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Applying Machine Learning Techniques to Short Term Load Forecasting

Lier, C (2015) Applying Machine Learning Techniques to Short Term Load Forecasting. Master's Thesis / Essay, Artificial Intelligence.

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This thesis reports on the application of two machine learning techniques on the case of 24-ahead short term load forecasting (STLF). The methods used are Random Forests and Echo State Networks. Hierarchical linear models are used as baseline comparison. Four different cases of STLF will be combined in this research: Total power consumption of an area, power demand on the power supplier, power supply to the power network, and solar power generation (SPG). These variables are useful things to know in power supply planning by power suppliers and short term peak detection for network operators. To know these variables beforehand means to be able to economically and securely operate the power grid and power supply. Therefore constant research is being done to improve forecasting techniques. More recently it has become important to incorporate the supply by users into the forecasting system as more and more households install solar panels. A dataset was used from a neighbourhood in The Netherlands where most households are outfitted with solar panels and all households have smart meters. A large part of the project consisted of cleaning the data. Predictors were chosen from the dataset using domain knowledge and partly by Fourier analysis. Some measurements of weather data were added to the dataset using an interpolation between two stations of the KNMI. Four datasets were created; one for each case. These were split up for training, validation, and testing purposes. Random Forests and Echo State Networks use a number of hyper-parameters as initiation or training settings. These parameters were optimized on the training and validation sets using particle swarm optimization (PSO). The resulting optimal settings were used to train new models and test performance on the test sets. Comparison was done by testing the differences in RMSE with Welch’s t-test. The results are interesting. It was found that the linear model is quite a good performer in most cases, but is sometimes outperformed by the Random Forest. Solar power generation has appeared to be the hardest to predict and even the linear model is not performing well in this case. The Echo State Network seems to be unsuitable for this kind of forecasting in all cases.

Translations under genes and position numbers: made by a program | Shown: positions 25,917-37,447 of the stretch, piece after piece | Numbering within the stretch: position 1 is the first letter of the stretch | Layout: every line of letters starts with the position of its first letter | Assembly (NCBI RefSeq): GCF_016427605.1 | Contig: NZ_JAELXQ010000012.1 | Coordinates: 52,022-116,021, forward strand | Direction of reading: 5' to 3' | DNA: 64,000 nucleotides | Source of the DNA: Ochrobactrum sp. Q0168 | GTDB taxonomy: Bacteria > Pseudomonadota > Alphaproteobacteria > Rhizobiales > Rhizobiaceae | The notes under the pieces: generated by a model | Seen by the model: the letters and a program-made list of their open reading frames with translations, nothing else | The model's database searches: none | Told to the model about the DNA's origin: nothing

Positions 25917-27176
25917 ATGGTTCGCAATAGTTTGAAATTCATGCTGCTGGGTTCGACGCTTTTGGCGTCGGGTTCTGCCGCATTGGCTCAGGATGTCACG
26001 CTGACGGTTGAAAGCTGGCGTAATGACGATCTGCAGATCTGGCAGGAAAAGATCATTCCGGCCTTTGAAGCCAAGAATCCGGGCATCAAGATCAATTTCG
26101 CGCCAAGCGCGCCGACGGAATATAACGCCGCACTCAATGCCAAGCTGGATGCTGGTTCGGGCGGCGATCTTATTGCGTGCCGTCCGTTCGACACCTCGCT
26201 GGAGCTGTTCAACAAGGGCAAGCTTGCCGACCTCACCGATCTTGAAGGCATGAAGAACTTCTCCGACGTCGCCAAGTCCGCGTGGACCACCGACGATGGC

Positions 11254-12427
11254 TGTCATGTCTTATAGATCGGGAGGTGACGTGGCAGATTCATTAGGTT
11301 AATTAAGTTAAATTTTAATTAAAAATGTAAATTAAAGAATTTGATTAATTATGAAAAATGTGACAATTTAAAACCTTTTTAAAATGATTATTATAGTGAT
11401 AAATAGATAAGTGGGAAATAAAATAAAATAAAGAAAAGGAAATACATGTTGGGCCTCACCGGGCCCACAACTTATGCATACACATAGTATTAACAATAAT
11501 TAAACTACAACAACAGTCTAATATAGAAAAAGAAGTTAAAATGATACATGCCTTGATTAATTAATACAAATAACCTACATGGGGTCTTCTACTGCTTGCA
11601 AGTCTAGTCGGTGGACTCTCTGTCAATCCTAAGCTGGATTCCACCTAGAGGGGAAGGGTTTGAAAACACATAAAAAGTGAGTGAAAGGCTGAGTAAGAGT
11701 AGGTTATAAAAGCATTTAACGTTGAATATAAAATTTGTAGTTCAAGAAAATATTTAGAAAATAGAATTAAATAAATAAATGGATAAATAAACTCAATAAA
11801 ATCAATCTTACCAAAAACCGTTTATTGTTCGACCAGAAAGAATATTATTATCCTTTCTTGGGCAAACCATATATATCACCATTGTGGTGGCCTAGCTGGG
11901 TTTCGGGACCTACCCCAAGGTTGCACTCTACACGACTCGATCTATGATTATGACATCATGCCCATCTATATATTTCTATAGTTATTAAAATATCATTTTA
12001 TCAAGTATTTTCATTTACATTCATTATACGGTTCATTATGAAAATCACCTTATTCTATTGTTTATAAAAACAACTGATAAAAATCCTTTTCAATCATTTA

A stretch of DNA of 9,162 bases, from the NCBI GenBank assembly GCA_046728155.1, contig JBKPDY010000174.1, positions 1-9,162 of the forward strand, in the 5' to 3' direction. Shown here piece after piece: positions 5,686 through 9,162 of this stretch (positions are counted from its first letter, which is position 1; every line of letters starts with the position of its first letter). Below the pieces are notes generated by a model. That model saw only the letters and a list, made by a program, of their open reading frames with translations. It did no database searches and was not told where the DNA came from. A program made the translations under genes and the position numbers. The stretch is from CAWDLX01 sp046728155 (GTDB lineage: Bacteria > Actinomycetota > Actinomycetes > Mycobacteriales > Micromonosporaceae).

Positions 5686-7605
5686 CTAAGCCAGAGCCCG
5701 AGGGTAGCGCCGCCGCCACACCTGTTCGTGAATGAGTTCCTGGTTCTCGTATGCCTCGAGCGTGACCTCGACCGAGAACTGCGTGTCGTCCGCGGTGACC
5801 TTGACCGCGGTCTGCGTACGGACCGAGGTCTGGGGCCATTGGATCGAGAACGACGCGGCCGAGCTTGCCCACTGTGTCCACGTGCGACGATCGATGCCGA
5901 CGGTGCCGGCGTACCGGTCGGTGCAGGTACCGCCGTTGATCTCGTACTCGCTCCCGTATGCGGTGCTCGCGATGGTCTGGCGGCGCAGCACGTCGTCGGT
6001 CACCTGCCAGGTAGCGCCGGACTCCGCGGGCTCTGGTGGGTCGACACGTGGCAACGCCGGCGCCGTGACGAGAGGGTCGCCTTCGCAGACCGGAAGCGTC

Item Type: Thesis (Master's Thesis / Essay)
Degree programme: Artificial Intelligence
Thesis type: Master's Thesis / Essay
Language: English
Date Deposited: 15 Feb 2018 08:10
Last Modified: 15 Feb 2018 08:10

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